(The Center Square) – The COVID-19 pandemic has taken a financial toll on Georgia’s long-term care facilities, officials said.
Devon Barill, communications director for the Georgia Health Care Association and Georgia Center for Assisted Living (GHCA/GCAL), said the facilities have faced increased expenses and revenue losses from caring for the state’s most vulnerable population.
While COVID-19 can lead to severe complications in older people and those with underlying issues, the congregated facilities are often home to the elderly and people who require supportive care.
Barill said not only did nursing homes spend more money caring for residents during the outbreak that required more medical supplies and personal protective equipment, facilities also lost revenue because of capacity limits. The centers now are facing staffing shortages.
“While centers have historically experienced workforce shortages, these shortages have become greatly exacerbated due to the pandemic, and centers are incurring increased costs associated with recruiting and retaining an adequate workforce,” Barill said in a statement.
The American Rescue Plan Act included $450 million in federal aid for nursing homes nationally.Gov. Brian Kemp provided $113 million from the state’s allocation of federal COVID-19 relief funds to increase staffing and testing at long-term care facilities in October.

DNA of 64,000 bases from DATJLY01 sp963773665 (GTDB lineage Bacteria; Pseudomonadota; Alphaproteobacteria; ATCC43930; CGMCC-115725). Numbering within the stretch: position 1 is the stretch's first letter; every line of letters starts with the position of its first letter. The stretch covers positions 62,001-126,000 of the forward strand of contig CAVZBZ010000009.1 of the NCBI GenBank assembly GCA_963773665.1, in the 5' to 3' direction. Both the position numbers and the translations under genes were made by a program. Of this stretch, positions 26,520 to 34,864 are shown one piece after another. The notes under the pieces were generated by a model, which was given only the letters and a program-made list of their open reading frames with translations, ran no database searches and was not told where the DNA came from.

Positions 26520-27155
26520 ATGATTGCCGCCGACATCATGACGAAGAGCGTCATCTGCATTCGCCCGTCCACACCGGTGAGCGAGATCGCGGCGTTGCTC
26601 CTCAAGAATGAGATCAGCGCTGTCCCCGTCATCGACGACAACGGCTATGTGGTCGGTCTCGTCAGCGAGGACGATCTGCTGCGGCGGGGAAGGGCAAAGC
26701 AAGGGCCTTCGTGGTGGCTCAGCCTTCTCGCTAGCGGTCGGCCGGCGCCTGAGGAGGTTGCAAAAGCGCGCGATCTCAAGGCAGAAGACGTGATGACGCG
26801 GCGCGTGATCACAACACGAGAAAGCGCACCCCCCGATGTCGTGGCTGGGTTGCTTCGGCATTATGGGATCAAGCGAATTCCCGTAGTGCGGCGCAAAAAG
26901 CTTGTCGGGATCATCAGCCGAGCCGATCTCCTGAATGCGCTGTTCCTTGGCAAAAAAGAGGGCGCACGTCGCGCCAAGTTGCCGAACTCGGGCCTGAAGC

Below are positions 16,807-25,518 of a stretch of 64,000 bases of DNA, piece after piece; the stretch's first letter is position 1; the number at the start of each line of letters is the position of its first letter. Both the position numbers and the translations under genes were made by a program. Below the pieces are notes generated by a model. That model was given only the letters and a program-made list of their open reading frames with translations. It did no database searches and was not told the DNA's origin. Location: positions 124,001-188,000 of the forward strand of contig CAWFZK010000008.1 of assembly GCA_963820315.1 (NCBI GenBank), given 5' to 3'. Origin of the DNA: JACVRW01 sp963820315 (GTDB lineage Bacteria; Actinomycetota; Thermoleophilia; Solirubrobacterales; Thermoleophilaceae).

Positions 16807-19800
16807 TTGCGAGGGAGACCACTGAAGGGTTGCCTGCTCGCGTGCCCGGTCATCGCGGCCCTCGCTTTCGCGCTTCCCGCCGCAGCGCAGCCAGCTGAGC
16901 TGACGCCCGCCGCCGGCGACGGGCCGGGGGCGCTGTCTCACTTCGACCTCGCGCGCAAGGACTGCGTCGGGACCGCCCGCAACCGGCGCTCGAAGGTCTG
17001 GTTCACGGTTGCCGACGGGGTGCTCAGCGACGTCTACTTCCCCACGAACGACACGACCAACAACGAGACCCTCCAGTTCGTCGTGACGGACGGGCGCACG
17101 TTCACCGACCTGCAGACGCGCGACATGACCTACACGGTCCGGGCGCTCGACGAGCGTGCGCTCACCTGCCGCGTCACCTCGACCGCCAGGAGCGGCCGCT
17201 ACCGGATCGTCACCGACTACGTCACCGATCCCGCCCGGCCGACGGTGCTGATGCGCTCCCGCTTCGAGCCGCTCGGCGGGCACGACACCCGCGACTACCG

According to the GHCA/GCAL website, about 58,000 people are employed at long-term care facilities in Georgia. They are responsible for the care of 73,000 seniors.
More than half of COVID-19 deaths in Georgia were linked to long-term care facilities in May 2020, according to data from the Georgia Department of Community Health. There were 0.11 deaths per 1,000 residents in long-term care facilities during the week ending June 27in Georgia, according to the Centers for Disease Control and Prevention.
More than half of nursing homes and nearly half of assisted living communities nationally said they are operating at a loss, according to a recent American Health Care Association and National Center for Assisted Living survey. Only a quarter of nursing homes and assisted living communities nationwide are confident they can last a year or more, the survey results showed.
Barill said the GHCA/GCAL has not heard of any centers in Georgia closing their doors, but she has not ruled it out.
“We know the current financial circumstances are not sustainable and that closure could become a real possibility for a number of providers in the not-so-distant future,” Barill said. “We certainly anticipate more mergers and acquisitions as independent owners may not be able to sustain operations. Additional funding is critically needed to ensure the financial stability of long-term care communities to continue to meet the needs of elderly Georgians.”